Published: 31st August 2020
IIT Madras researchers use brainwaves (EEG) to track human performance during crises
The IIT Madras team has shown the potential of EEG, a technique that measures brain activity, to assess the cognitive workload of human operators in a chemical plant control room
Researchers at Indian Institute of Technology Madras have shown that electroencephalogram (EEG) can be used to measure brainwaves in workers, to assess their mental sharpness, especially during times of crisis. EEG involves placing sensors on the scalp of the subject and measuring brain wave activity.
Such measurements will help in assessing the capability of the worker to respond to an emergency in real-time, which, in turn, could prevent accidents and mishaps on a factory floor.
The IIT Madras team has shown the potential of EEG, a technique that measures brain activity, to assess the cognitive workload of human operators in a chemical plant control room. The cognitive workload is the level of measurable mental effort that is expended by an individual to perform a task. High cognitive workload state of workers makes them prone to commit errors that can lead to accidents.
This research was undertaken by a team led by Dr Rajagopalan Srinivasan, Department of Chemical Engineering, IIT Madras. The results of this research have been published recently in the Journal of Computers and Computer Engineering in a paper co-authored by Dr Rajagopalan Srinivasan, Mohd Umair Iqbal and Dr Babji Srinivasan.
Elaborating about the need for this Research, Dr Srinivasan said, “Human errors are the cause of nearly 70 per cent of industrial accidents, the world over. Human errors, whether at the planning or execution stage, depend not only on the skill of the worker but also on his/her mental state and sharpness at that time. Anybody’s performance will become error-prone if there is a mismatch between the demands of the task which the person is responsible and their ability at that moment to handle it. Such a mismatch leads to high cognitive workload in human operators, often a precursor to poor performance.”
“All our thoughts and activities are driven by electrical signals between the cells in our brain called brain waves, which occur at different frequencies and are called alpha, beta, gamma, theta and delta. The relative magnitudes of these waves along with their variation are a signature of our thought process and current mental state,” the further explained.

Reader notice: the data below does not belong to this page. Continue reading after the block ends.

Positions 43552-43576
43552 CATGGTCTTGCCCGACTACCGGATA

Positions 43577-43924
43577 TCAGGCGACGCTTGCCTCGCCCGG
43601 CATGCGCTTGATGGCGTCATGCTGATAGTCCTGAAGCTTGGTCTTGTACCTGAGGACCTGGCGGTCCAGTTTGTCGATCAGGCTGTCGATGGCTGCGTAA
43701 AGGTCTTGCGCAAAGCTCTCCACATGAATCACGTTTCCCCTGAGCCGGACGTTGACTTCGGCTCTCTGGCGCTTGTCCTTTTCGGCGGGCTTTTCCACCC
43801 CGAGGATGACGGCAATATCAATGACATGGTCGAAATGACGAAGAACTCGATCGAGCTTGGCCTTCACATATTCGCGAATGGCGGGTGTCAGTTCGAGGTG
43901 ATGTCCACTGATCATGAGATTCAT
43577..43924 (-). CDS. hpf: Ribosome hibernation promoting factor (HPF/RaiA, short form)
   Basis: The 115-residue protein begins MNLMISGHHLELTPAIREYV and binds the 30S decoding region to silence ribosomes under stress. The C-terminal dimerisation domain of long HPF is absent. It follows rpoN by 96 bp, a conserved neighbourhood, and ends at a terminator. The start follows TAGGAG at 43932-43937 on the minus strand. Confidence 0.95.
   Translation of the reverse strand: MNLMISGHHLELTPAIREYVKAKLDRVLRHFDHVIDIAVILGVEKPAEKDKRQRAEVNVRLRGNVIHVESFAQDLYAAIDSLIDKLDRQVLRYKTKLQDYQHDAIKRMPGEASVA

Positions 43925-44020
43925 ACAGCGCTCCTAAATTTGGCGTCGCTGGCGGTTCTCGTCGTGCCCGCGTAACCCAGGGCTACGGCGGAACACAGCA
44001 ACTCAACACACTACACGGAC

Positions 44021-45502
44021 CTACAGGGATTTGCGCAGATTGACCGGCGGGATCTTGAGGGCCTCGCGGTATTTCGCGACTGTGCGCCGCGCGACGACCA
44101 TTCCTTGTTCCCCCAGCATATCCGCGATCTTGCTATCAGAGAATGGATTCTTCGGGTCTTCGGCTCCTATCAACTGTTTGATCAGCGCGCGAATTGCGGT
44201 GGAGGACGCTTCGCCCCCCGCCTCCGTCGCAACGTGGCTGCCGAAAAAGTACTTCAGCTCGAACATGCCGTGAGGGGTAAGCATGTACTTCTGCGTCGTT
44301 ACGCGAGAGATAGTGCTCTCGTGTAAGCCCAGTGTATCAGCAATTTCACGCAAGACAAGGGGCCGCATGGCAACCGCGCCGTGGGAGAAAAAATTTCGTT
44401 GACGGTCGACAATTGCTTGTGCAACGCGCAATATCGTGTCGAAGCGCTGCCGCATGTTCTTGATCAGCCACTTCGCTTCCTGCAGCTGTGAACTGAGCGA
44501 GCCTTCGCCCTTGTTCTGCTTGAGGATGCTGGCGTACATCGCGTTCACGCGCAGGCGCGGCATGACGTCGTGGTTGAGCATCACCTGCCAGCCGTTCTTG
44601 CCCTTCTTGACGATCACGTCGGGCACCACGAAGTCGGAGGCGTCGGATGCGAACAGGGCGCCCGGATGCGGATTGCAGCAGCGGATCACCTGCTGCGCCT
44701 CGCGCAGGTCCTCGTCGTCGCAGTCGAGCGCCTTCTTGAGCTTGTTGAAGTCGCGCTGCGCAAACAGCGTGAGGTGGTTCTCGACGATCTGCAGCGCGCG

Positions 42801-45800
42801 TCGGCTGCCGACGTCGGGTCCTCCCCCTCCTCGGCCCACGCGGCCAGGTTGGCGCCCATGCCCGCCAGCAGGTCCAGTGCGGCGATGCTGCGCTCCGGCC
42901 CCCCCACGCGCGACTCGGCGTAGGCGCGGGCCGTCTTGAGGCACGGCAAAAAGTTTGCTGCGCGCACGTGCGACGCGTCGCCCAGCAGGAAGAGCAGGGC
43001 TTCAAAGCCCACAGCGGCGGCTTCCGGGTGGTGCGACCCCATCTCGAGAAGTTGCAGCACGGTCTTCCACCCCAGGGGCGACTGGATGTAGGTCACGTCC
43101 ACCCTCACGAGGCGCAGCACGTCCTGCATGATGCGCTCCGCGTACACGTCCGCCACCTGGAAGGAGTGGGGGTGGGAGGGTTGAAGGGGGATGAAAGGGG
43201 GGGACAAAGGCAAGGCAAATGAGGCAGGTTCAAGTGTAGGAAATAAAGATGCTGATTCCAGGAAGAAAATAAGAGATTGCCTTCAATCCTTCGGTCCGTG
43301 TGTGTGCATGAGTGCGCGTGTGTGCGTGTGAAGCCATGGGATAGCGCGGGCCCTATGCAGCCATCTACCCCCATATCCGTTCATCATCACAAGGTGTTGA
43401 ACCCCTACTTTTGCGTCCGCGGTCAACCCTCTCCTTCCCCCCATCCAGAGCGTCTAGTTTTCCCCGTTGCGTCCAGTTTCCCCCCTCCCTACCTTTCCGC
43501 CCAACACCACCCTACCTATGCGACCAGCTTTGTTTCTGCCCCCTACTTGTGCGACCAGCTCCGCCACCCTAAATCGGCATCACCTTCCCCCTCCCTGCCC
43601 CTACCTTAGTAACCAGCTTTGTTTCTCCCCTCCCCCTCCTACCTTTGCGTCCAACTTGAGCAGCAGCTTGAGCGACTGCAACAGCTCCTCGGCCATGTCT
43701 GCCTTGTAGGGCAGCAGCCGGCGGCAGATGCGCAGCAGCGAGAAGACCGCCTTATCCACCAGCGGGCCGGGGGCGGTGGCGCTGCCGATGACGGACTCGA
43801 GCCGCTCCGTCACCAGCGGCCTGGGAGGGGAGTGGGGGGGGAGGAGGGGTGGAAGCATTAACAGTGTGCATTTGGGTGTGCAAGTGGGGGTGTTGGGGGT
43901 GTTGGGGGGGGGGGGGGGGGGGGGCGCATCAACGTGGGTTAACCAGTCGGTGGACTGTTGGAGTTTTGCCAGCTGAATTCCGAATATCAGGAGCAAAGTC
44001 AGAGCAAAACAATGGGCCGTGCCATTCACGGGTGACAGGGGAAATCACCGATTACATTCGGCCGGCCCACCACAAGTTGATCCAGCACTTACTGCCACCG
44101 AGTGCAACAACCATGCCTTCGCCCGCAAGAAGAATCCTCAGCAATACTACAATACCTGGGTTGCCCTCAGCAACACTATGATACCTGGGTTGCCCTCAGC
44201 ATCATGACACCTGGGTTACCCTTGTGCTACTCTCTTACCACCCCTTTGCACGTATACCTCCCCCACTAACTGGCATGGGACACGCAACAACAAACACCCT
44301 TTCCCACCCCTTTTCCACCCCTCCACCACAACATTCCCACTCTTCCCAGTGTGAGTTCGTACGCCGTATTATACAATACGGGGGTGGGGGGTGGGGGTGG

The research team affixed sensors to the heads of six participants and had them perform eight tasks each. The nature of the tasks was to monitor a typical industrial section for any disturbances which if not controlled, by the participant, in a given time frame can lead to accidents. Thus, the nature of the job required them to understand the plant (industrial section) behaviour and take appropriate decisions and actions if any disturbance occurred. The disturbance increased their cognitive workload, and only if the correct decision was made, did the cognitive workload reduce.
Their results showed that the amount of Theta Waves could identify any mismatch between the worker’s mental model of the process and the actual plant behaviour during abnormal situations. This makes sense because the ‘theta band’ of brainwaves has been thought to be responsible for the control process of working memory functions.
The determination of the varying cognitive workload, in turn, influences human performance, and indeed, the IIT Madras researchers found that the power spectral density in the theta band, correlated well with participants’ successes and failures during the task.
“We intend to study the potential of these EEG methods to improve human performance in various high-risk industries, thus opening a new paradigm to industrial safety and its relation to the real-time mental state of the worker,” said Dr Srinivasan.
The EEG based approach can provide information about the cognitive workload of operators during training, which in turn can be used to fine-tune the training process itself. It can also provide targeted cues during learning, to improve the overall effectiveness of training.